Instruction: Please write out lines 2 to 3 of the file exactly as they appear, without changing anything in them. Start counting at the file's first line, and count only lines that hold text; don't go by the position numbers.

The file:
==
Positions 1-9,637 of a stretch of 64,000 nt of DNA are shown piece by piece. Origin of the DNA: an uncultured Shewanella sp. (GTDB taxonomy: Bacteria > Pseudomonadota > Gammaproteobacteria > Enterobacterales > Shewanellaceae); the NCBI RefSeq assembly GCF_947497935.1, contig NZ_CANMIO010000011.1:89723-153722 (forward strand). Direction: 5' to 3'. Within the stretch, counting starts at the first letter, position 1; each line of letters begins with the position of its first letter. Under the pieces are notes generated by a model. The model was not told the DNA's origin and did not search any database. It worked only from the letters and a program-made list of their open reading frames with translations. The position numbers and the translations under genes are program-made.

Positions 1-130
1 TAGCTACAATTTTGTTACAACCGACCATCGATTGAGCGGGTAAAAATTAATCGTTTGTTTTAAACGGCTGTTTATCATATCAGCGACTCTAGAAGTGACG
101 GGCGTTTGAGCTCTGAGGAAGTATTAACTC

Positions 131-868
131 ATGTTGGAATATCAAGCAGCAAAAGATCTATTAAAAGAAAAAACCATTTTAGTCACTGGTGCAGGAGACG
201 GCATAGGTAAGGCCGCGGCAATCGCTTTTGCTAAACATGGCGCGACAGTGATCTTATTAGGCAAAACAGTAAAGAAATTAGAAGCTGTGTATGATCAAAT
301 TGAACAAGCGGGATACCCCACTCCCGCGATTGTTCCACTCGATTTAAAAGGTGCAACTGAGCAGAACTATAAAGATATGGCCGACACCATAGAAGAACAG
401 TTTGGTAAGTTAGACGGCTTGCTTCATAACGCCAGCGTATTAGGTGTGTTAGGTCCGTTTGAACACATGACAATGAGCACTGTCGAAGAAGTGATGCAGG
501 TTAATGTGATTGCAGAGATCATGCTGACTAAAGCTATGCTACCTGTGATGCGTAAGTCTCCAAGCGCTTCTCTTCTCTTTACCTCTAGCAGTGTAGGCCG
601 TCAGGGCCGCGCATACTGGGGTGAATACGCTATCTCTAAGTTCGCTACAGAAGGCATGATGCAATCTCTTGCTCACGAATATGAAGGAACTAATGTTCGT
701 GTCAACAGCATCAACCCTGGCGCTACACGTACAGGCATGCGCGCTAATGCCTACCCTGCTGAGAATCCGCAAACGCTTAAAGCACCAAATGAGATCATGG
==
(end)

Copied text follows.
Positions 1-130
1 TAGCTACAATTTTGTTACAACCGACCATCGATTGAGCGGGTAAAAATTAATCGTTTGTTTTAAACGGCTGTTTATCATATCAGCGACTCTAGAAGTGACG